Visual Studio Code

Course Agenda

Visual Studio Code

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The "Course Agenda" Lesson is part of the full, Visual Studio Code course featured in this preview video. Here's what you'd learn in this lesson:

Mike reviews the course agenda, which covers Documents, Emmet, Refactoring, Type-Checking, and Debugging.


Transcript from the "Course Agenda" Lesson

>> Mike North: They way this course is going to flow, we're first going to deal with becoming expert users of Visual Studio Code. And then we're gonna get into how we can fine tune it. Customize the way it operates. One of the things that is a little challenging, whenever I'm learning about a new editor like this, is all of the key bindings and all of little tips and tricks.

I'm going to try to sprinkle those on this course like seasoning, right? So we'll learn those as we go add a new one or two with every exercise that we tackle, so that I'm not just dumping a big list of key strokes on you like at ones, which is always difficult.

The first one I'm gonna show you here, this is cmd + D. And I told you you can bring your key bindings with you. So I'm showing you these sublime oriented key binding. You can find this one. It's gonna be add next occurrence under the selection menu. So, if you've got a different key map installed, let me change my resolution here just to make it bigger.

>> Mike North: Cuz the menus are a little harder to see.
>> Mike North: I'm just gonna go down to 720, that should be better.
>> Mike North: So if we say Selection, Add Next Occurrence. So I've got cmd+D there. What this one does.
>> Mike North: Let me go to the README we've been looking at here.

So, if I select, put my cursor inside a inside a word and I hit cmd+D,it will select the whole word. And if I keep hitting cmd+D over and over again, it'll actually select the next occurrence. And you will notice we have multiple occurences here. So I can like add new characters along the way.

This is one that I recommend you, like focus on and try to love. Try to incorporate into development, because it lets you let's see if I can, if it's case insensitive. It is case insensitive. So, if you're trying to like rename a variable or something. This is one way to do it.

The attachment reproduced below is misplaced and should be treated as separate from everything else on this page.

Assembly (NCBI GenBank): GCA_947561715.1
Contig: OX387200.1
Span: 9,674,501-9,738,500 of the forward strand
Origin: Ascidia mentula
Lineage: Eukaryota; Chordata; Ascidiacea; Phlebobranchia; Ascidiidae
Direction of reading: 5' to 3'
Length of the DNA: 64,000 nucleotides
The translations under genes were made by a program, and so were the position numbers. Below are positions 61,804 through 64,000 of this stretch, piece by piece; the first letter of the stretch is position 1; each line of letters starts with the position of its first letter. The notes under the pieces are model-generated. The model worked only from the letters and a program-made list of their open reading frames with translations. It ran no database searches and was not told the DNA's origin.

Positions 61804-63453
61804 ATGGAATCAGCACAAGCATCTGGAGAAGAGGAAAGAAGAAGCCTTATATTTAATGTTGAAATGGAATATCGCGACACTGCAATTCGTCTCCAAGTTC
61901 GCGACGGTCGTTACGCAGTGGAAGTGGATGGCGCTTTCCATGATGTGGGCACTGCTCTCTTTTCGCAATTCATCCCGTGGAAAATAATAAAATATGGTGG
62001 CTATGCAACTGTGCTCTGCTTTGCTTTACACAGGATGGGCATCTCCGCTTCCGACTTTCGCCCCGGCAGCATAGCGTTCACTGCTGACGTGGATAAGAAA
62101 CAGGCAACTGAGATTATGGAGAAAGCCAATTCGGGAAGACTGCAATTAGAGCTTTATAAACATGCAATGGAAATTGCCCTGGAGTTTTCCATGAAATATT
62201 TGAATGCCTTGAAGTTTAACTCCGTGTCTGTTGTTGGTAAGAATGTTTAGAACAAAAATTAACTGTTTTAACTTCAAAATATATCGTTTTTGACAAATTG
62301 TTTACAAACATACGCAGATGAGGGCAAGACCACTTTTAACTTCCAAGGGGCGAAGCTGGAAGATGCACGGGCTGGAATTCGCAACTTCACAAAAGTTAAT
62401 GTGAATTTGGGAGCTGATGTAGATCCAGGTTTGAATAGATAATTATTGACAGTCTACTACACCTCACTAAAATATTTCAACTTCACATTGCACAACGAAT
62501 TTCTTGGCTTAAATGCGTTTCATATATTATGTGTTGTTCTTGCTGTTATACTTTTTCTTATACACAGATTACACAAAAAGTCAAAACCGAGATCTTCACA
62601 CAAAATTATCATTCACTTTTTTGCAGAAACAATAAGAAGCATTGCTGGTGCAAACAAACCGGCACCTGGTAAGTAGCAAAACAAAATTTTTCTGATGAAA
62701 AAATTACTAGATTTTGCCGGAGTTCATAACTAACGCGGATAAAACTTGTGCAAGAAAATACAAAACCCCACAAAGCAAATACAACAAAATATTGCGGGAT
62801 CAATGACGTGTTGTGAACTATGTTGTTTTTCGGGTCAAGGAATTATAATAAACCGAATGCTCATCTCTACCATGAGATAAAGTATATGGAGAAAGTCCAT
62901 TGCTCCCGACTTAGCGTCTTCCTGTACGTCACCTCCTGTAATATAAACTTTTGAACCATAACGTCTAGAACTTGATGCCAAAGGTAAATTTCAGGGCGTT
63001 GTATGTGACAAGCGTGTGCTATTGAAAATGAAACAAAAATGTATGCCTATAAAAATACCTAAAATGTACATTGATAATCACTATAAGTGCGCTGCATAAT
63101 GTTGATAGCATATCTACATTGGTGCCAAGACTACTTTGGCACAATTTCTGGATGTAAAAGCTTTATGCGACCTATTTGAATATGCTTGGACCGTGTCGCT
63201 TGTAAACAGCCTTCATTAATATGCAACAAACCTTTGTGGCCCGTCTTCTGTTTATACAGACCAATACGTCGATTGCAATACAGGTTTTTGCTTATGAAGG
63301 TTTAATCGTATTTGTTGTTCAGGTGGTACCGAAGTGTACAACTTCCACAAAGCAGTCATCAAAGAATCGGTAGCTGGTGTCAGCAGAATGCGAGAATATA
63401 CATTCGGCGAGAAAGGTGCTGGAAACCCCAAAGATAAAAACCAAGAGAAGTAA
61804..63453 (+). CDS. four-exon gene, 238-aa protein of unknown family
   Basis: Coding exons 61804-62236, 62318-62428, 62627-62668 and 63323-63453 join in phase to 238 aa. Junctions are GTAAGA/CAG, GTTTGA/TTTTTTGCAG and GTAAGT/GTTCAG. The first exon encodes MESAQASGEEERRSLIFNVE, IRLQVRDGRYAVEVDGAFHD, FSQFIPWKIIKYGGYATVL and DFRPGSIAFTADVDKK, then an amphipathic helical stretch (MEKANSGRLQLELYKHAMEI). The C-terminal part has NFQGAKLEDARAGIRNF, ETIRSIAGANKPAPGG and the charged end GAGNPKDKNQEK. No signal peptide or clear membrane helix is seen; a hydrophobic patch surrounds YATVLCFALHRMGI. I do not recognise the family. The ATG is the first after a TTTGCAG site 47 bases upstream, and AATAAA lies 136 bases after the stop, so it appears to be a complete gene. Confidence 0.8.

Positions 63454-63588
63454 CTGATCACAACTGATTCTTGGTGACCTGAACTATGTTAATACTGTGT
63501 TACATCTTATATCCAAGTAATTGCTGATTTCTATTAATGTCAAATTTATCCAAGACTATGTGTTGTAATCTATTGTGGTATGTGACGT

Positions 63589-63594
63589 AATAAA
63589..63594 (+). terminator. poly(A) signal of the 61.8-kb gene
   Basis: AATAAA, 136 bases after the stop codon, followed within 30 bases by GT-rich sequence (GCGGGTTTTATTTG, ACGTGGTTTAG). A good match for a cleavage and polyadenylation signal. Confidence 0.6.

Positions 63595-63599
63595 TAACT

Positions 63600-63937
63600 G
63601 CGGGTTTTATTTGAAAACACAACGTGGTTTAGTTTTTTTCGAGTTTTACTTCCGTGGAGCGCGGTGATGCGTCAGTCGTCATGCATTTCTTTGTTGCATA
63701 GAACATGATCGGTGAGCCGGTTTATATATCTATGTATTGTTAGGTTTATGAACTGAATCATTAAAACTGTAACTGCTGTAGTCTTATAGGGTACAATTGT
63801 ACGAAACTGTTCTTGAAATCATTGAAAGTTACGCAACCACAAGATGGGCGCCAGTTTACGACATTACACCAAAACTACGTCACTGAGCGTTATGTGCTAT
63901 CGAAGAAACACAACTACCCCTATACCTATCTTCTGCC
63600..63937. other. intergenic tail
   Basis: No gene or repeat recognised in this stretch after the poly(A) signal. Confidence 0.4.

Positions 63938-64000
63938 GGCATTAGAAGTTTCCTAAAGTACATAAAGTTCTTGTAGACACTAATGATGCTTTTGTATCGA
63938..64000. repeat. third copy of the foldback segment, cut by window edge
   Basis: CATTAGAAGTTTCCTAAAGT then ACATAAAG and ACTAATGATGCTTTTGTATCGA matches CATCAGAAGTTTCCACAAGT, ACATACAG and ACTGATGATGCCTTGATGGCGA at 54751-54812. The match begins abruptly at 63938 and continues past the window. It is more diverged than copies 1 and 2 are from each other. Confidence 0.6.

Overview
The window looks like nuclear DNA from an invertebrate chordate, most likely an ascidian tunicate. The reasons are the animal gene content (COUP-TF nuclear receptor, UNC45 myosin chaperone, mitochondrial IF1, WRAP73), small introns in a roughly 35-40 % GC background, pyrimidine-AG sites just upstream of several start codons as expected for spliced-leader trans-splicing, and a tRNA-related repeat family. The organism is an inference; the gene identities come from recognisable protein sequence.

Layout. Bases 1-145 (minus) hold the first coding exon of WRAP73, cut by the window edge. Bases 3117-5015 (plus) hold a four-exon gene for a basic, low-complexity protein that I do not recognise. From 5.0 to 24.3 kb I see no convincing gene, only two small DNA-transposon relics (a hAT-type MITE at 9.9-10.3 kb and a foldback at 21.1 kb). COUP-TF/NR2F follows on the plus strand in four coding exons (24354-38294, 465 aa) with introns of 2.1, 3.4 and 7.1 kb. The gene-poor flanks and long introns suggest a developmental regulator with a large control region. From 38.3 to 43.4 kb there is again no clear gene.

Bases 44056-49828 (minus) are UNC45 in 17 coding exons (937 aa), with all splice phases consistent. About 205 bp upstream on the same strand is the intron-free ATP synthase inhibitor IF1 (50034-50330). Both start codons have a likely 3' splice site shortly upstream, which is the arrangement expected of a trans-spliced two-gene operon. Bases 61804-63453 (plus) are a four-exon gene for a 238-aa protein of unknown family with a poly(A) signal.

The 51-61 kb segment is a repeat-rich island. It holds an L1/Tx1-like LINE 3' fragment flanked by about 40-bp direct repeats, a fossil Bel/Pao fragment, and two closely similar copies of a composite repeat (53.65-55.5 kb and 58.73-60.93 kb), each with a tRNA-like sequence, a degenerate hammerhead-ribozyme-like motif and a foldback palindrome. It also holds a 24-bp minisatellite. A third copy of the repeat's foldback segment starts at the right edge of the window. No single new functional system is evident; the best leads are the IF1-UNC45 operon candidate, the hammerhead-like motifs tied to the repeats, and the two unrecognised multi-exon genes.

We'll look at better ways for that specific case. But if you can now, maybe you're dealing with like an open and close tag of a particular type of dom element or a particular React component, like this is an easy way to go about this.
>> Mike North: So we will learn those as we go, so that hopefully they sink in a little bit better rather than one consolidated dom.

We'll be working with both JavaScript and TypeScript today, you do not need to know TypeScript. We will talk about types, and like what is going on in terms of how TypeScript understands types. But this is not a requirement. It's not required that you know this. If you can work with JavaScript, you should be fine here.

>> Mike North: So with that, let's jump into using Visual Studio code. You can actually click on these links.
>> Mike North: And I'm gonna just click up here which is, Open Preview to the Side. And we're on our next document.
>> Mike North: So, this is the general outline of all of the topics were gonna hit.

We'll first talk about building great documents. Mark down and otherwise. We'll then dive into something called Emmet which is, I've been using Emmet for about a decade. And it's one of these things that if you spend just a little bit of time learning it, even if you only ever get into it at a simple level, it can really speed up your workflow.

It can make mundane things easy and fast. And it is like really impressive to be able to move so quickly to generate HTML with Emmet. So we'll dive into what exactly that is and how to use it. We'll look at some simple and then increasingly complex refactoring cases.

We will talk about Type-Checking, and how we can check our JavaScript, and add type information without making the full transition to using TypeScript. We'll just stick with regular JavaScript and see how much Typescript can do for us, without us actually adopting the language. And then finally, we will deal with all of the great debugging functionality inside VS code.

I think with the exception of the documents, because I don't need us to write a document as an exercise here. These four are each gonna have about like a 20 minute intro, and then exercise, we're gonna do it together.

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